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This is my problem, I've got a batch-script that I can't modify (lets call it foo) and I would like to count how many times/day this script is executed - to keep track of that data.

Preferably, I would like to write the number of executions with date and exit-code to some kind of log file.

So my question is if this is possible and in that case - how? To create a batch-script/something that works in the background and writes every execution of foo to a log.

(I know this would be easy if I could modify foo but I can't. Also, everything is running on WinXP machines.)

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You want something for nothing here. Modify the batch script. –  David Heffernan Feb 21 '11 at 12:22

3 Answers 3

You could write a wrapper script that does the logging and calls the existing script. Then use the wrapper in place of the original script

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Sadly no. I am looking for something that would not change anything in the current computer-setup. A wrapper is a bit to big of a project since calls have to be changed through the whole environment. –  mattssok Feb 21 '11 at 10:05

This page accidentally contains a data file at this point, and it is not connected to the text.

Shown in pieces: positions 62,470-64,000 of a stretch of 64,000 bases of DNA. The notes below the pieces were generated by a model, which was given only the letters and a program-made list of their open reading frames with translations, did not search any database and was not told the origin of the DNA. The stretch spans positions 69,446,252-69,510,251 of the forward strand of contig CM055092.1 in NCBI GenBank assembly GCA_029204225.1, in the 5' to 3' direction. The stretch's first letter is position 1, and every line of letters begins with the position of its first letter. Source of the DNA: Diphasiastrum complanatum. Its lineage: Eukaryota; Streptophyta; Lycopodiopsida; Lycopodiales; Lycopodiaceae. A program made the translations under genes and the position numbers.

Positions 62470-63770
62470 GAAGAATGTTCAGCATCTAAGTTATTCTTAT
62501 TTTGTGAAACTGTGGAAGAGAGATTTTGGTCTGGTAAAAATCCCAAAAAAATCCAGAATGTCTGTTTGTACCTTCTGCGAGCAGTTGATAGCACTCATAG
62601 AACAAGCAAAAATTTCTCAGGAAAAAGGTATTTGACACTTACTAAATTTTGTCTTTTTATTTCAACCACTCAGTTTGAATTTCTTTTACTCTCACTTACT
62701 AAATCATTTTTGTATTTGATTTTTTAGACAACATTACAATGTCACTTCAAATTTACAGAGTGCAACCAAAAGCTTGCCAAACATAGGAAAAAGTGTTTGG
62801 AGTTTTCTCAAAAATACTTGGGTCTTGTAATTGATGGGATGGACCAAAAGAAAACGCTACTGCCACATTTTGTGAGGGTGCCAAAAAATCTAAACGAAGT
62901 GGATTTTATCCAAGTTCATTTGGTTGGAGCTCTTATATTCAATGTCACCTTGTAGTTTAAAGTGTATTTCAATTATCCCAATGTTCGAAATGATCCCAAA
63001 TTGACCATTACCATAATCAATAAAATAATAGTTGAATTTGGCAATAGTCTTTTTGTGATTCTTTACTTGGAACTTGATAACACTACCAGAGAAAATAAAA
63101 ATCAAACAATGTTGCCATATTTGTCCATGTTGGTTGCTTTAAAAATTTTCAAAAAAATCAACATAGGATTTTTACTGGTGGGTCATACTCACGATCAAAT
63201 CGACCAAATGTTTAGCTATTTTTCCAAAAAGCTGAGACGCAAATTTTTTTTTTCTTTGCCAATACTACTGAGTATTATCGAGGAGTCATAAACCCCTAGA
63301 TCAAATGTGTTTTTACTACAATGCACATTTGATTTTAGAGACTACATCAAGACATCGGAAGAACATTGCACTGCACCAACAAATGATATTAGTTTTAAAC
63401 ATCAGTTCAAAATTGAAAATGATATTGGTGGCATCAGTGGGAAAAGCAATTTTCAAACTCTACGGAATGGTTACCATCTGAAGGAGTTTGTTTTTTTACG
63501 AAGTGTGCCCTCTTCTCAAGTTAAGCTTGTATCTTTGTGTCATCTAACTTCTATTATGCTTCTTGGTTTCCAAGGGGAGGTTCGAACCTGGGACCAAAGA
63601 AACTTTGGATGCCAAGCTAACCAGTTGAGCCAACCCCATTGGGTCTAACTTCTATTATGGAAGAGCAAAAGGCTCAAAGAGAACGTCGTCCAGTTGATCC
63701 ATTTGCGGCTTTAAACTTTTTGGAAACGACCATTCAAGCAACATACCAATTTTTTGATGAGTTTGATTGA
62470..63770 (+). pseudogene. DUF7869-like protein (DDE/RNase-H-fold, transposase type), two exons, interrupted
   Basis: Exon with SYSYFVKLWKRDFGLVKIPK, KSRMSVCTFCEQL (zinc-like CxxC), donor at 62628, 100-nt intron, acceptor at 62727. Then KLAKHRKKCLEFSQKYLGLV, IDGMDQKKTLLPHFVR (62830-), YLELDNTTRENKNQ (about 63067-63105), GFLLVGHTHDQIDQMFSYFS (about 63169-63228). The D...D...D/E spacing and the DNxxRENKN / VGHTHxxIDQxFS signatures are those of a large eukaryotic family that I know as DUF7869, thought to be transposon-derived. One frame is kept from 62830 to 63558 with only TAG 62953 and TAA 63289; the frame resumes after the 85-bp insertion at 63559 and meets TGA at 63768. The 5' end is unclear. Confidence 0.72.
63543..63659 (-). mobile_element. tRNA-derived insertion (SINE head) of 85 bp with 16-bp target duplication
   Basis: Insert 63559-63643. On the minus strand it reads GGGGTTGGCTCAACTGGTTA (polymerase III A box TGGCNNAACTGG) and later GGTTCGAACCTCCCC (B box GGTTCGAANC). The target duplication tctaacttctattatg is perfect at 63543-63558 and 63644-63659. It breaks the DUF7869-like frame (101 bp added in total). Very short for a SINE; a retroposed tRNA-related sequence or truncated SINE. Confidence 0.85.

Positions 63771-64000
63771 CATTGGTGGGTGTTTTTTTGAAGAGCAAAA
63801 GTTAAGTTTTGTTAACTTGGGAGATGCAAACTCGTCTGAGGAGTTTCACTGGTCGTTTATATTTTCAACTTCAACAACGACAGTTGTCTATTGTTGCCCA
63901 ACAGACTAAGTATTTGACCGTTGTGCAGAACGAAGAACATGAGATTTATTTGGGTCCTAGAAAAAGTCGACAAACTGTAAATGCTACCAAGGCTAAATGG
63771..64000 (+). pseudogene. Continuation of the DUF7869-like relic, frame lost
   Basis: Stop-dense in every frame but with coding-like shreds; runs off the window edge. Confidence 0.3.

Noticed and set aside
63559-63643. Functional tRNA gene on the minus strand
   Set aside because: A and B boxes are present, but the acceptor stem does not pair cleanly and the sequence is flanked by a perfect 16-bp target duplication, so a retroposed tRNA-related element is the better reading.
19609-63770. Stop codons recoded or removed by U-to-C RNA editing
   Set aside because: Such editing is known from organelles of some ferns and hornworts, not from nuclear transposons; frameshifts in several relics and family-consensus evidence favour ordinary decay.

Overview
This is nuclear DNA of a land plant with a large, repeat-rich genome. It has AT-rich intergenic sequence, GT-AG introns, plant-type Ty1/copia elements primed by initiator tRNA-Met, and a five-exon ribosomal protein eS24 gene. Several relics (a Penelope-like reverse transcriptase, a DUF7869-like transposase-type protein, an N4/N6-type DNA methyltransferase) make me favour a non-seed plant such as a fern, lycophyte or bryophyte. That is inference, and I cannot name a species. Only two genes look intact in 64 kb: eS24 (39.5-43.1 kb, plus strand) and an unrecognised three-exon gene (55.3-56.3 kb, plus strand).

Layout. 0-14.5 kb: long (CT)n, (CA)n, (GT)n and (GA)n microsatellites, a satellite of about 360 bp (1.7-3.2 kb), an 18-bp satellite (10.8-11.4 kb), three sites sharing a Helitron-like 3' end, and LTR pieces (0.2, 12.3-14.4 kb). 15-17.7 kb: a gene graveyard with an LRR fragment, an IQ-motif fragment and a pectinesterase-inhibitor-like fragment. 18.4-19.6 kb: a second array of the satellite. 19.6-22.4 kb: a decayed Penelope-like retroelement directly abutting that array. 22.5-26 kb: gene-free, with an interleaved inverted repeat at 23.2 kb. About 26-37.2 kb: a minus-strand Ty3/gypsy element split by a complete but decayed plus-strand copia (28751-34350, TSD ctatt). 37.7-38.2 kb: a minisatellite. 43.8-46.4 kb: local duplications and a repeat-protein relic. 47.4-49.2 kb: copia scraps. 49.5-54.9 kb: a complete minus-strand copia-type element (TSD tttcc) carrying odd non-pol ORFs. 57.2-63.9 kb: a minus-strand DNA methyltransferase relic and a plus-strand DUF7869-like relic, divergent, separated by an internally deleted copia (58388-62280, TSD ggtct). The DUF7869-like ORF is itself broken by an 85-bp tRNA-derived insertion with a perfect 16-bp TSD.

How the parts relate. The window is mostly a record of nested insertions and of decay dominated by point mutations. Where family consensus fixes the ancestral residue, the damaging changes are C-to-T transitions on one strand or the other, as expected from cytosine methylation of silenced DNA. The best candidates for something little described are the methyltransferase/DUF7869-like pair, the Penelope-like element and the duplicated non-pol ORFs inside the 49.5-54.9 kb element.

Consider writing a program that interrogates the Task Manager.

See http://www.netomatix.com/ProcDiagnostics.aspx

You could, for example, write a simple Console app which runs on a timer; every 5 seconds it checks that your foo application process exists. If it finds that it does, it assumes that find as the start time of the application; if it doesn't find it, it assumes the application has now closed and logs that information. It wouldn't be accurate to the second by any means, but would give you a rough approximation of when the thing is running and closing.

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This sounds a bit over the top, is there really no easier way? –  mattssok Feb 21 '11 at 10:06
If you can't modify the existing application then I'm afraid I don't really see another way. Running a timer inside a console app which checks what applications are executing is really the only sure way of knowing when and how many times your foo application is running. If your foo app is doing any kind of logging already then you could maybe dechiper things that way, but assuming it is not recording anything (any input to a database at all from it?) then the process monitoring is the way to go. –  Ian Feb 21 '11 at 10:11
@mattssok: Consider your batch script an arbitrary application. Can you track the count of executions of Word.exe or Calc.exe? It's all the same. If you have no control over the file (cannot modify the source, cannot rename it and substitute with your own wrapper script), then you are left with little choice. –  Andriy M Feb 21 '11 at 10:51

You might be able to configure Process Monitor http://technet.microsoft.com/en-us/sysinternals/bb896645.aspx to capture the information you require

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